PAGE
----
11. Wind Development on Tribal Lands

    Energy Technology Data Exchange (ETDEWEB)

    Ken Haukaas; Dale Osborn; Belvin Pete

    2008-01-18

    Background: The Rosebud Sioux Tribe (RST) is located in south central South Dakota near the Nebraska border. The nearest community of size is Valentine, Nebraska. The RST is a recipient of several Department of Energy grants, written by Distributed Generation Systems, Inc. (Disgen), for the purposes of assessing the feasibility of its wind resource and subsequently to fund the development of the project. Disgen, as the contracting entity to the RST for this project, has completed all the pre-construction activities, with the exception of the power purchase agreement and interconnection agreement, to commence financing and construction of the project. The focus of this financing is to maximize the economic benefits to the RST while achieving commercially reasonable rates of return and fees for the other parties involved. Each of the development activities required and its status is discussed below. Land Resource: The Owl Feather War Bonnet 30 MW Wind Project is located on RST Tribal Trust Land of approximately 680 acres adjacent to the community of St. Francis, South Dakota. The RST Tribal Council has voted on several occasions for the development of this land for wind energy purposes, as has the District of St. Francis. Actual footprint of wind farm will be approx. 50 acres. Wind Resource Assessment: The wind data has been collected from the site since May 1, 2001 and continues to be collected and analyzed. The latest projections indicate a net capacity factor of 42% at a hub height of 80 meters. The data has been collected utilizing an NRG 9300 Data logger System with instrumentation installed at 30, 40 and 65 meters on an existing KINI radio tower. The long-term annual average wind speed at 65-meters above ground level is 18.2 mph (8.1 mps) and 18.7 mph (8.4 mps) at 80-meters agl. The wind resource is excellent and supports project financing.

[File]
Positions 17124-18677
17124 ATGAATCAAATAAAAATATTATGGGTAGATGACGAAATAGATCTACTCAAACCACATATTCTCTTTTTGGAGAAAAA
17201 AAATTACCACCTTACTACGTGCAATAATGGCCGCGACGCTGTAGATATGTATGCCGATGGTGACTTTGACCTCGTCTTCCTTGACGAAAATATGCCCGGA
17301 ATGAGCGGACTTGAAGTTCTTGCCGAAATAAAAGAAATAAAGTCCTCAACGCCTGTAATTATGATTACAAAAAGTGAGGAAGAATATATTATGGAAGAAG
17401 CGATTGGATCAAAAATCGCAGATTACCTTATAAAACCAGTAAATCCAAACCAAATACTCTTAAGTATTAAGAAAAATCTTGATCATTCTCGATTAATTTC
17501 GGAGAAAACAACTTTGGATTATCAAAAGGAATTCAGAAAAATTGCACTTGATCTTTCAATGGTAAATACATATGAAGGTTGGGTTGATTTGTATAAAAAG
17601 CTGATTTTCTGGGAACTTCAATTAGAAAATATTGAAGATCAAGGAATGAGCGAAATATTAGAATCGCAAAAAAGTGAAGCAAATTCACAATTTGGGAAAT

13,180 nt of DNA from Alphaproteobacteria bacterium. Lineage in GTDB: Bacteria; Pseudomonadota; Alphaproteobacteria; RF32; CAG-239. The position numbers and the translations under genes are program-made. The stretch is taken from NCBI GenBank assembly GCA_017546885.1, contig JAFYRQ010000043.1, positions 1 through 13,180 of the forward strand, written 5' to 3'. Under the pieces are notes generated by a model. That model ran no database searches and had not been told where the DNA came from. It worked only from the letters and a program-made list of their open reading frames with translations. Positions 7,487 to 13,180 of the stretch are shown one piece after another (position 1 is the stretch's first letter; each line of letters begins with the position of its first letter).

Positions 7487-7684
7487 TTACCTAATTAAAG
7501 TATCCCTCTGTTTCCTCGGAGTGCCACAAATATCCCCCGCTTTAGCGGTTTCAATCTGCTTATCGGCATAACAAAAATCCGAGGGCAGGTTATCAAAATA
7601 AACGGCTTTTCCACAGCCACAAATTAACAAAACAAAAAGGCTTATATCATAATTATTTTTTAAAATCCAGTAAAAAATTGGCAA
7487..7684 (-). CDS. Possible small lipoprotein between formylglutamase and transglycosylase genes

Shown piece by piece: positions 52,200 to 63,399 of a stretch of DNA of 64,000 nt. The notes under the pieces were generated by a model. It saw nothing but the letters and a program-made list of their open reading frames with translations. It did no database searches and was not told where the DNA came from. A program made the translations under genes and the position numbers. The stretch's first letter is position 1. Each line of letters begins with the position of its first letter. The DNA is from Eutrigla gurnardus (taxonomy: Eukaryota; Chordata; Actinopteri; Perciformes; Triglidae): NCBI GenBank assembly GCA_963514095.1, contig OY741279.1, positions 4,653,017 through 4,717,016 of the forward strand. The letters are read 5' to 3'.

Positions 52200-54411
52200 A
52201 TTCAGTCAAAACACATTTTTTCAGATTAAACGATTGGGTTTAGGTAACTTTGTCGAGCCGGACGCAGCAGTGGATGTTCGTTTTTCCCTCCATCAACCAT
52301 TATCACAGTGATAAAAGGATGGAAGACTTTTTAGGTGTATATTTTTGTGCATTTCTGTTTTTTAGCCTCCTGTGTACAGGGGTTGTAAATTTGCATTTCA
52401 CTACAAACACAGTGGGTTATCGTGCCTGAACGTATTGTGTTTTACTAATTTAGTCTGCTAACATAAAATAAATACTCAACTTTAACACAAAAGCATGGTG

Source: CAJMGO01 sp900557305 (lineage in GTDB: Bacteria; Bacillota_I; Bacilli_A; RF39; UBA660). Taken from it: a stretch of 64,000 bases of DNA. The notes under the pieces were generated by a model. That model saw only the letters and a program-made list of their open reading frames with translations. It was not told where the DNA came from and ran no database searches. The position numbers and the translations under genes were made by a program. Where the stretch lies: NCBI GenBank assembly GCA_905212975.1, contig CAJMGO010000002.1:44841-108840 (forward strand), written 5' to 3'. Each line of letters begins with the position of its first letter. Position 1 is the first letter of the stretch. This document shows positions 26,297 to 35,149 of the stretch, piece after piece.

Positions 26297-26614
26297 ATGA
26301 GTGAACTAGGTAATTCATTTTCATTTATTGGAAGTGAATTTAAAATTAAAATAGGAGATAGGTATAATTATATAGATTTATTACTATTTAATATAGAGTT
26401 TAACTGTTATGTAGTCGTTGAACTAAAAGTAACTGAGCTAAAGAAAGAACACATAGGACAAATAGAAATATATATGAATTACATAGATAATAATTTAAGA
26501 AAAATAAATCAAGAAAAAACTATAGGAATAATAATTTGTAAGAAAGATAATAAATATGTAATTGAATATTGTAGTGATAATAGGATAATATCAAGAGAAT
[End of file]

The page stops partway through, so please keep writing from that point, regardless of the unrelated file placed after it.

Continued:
12. 77 FR 5027 - Tribal Consultation Meetings

    Science.gov (United States)

    2012-02-01

    ... 49770. FOR FURTHER INFORMATION CONTACT: Camille Loya, Acting Regional Program Manager Region XI, email... Consultations in conjunction with other Tribal Leader events in order to minimize the financial and...

  13. 77 FR 13338 - Tribal Consultation Meetings

    Science.gov (United States)

    2012-03-06

    ... each of the nine geographic regions of Head Start ] where American Indian and Alaska Native (AI/AN... Start Tribal Consultations related to meeting the needs of AI/AN children and families, taking...